Mary Brooke Godine, 34, preschool educator
Mary Brooke Godine, a former preschool educator, died of complications of a spinal cord tumor Monday at the home of her parents in Cockeysville. She was 34.
Before being diagnosed in 1994 with an astrocytoma, or spinal cord tumor, Miss Godine was a preschool teacher at several local day-care centers. Three major operations, radiation and chemotherapy treatments left her a paraplegic with related complications.
She attended the Shake-A-Leg Camp in Newport, R.I., which is renowned for its advanced physical therapy treatment for the disabled. During one of her stays, actor Christopher Reeve, who was paralyzed in a horse-riding accident, visited and spoke to the patients. His visit, said family members, left a lasting impression on Miss Godine.
Miss Godine, who was born in Ruxton, was a member of the first class at Jemicy School in Owings Mills.
She was a 1982 graduate of Oldfields School and attended Washington College in Chestertown before she earned an associate's degree in education from Villa Julia College in 1987.
A memorial service will be held at 1 p.m. tomorrow at St. Francis Xavier Roman Catholic Church, 13717 Cuba Road, Hunt Valley.
She is survived by her parents, Douglas Godine Sr. and Ellen Godine; a brother, Douglas Godine Jr. of Baltimore; a sister, Kathy Phillips of Owings Mills; an aunt, Linda Godine Long of Crownsville; a nephew and a niece.
Nancy A. Mullen, a retired hospital worker and volunteer, died of complications of a heart attack Thursday at Greater Baltimore Medical Center. The Glyndon resident was 77.
She retired in 1983 from the University of Maryland Medical Center, where she had been a clerical worker since the early 1970s. Earlier, she had worked at a pediatric practice in Reisterstown.
Beginning in the early 1950s, she was a volunteer at the Reis- terstown Health Center and Children's Clinic, the Johns Hopkins Hospital well-baby clinic and Viva House homeless shelter in Southwest Baltimore.
An avid bird-watcher since the 1940s, with a particular interest in waterfowl, Mrs. Mullen had been a volunteer at Irvine Nature fTC Center in Stevenson, where she weighed and measured birds and led nature walks for children.
As a member of the Maryland Ornithological Society, she participated in annual bird counts.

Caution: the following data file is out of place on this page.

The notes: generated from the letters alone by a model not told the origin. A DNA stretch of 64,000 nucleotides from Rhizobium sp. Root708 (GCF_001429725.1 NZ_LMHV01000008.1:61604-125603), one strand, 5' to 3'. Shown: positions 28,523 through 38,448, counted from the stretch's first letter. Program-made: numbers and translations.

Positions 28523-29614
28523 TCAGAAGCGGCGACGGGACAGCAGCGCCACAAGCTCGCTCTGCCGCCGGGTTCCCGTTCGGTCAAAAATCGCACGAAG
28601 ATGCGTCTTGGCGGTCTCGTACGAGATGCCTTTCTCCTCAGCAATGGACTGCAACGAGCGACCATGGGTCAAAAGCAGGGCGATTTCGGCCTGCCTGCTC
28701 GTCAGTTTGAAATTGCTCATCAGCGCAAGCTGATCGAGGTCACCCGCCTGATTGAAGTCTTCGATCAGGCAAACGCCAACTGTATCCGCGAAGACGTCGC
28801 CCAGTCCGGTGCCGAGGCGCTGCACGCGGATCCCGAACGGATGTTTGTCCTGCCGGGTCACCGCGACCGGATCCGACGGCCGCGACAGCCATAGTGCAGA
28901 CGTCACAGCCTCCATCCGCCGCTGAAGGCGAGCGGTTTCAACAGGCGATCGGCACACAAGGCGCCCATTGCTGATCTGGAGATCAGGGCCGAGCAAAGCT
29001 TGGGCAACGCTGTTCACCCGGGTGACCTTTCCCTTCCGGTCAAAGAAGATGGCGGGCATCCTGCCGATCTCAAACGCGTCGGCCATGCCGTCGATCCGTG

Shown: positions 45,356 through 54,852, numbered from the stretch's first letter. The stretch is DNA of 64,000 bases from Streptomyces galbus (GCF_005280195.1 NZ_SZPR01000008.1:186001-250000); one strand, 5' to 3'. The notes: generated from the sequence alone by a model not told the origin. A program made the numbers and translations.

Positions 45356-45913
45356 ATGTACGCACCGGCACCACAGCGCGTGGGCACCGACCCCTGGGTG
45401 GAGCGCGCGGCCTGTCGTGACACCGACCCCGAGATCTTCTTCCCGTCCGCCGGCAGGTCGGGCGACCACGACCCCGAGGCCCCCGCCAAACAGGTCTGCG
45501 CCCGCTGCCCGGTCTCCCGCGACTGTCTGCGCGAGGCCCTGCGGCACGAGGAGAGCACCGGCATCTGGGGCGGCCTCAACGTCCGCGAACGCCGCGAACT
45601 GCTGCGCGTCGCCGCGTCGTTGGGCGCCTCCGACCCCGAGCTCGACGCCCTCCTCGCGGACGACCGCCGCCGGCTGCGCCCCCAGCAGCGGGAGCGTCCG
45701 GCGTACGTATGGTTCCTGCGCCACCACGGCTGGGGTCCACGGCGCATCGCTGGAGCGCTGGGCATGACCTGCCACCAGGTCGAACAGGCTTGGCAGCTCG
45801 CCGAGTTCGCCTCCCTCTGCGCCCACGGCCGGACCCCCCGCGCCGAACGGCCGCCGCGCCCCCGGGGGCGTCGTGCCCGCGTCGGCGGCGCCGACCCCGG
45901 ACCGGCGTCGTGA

She was a founding member of the Glyndon Quilters and a member of the Chesapeake Bay Foundation and several museums.
The former Nancy Abrams was born in Philadelphia and reared in Ashburton in Northwest Baltimore. She was a graduate of Notre Dame Preparatory School.
During World War II, she served as a Navy WAVE and was stationed in San Diego, where she married Lawrence T. Mullen in 1945. They divorced in 1973.
She was a communicant of the Roman Catholic Church of the Sacred Heart, 65 Sacred Heart Lane in Glyndon, where a memorial Mass will be offered in the chapel at 10 a.m. Dec. 11.
She is survived by three daughters, Sherry M. Trabert of Hamilton, Mary Eileen Linton of Union Mills and Molly L. Mullen of Baltimore; three sisters, Maria Antol of Melbourne, Fla., Joan Deuth of St. Paul, Minn. and Mary P. Butterfield of Boston; and a granddaughter.
Edward G. Koch, a retired rigger whose hobby was building model ships, died of pneumonia Wednesday at Mercy Medical Center. The South Baltimore resident was 65.
Mr. Koch worked as a rigger at the now-closed Maryland Drydock and Shipbuilding Corp. for 27 years and retired in 1971. During World War II, he served with the Merchant Marine.
His love of the Chesapeake Bay and its crafts was reflected in the accurate scale models that he carefully fashioned in his basement workshop, many of them taking more than a year to complete.
Family members say his models, constructed from actual ship's blueprints, included tugboats, steamships, skipjacks and clipper ships. He also built a model of the original Pride of Baltimore.
Born in South Baltimore, Mr. Koch was raised in Vienna, Dorchester County, where he attended public schools.
In 1941, he married Rose C. Rites, who died in 1995.
Services for Mr. Koch were held Monday.
He is survived by two grandsons whom he adopted and raised as his own sons, Carl F. Harman-Koch of Woonsocket, R.I. and Robert L. Harman of Parkville.
Pub Date: 12/02/98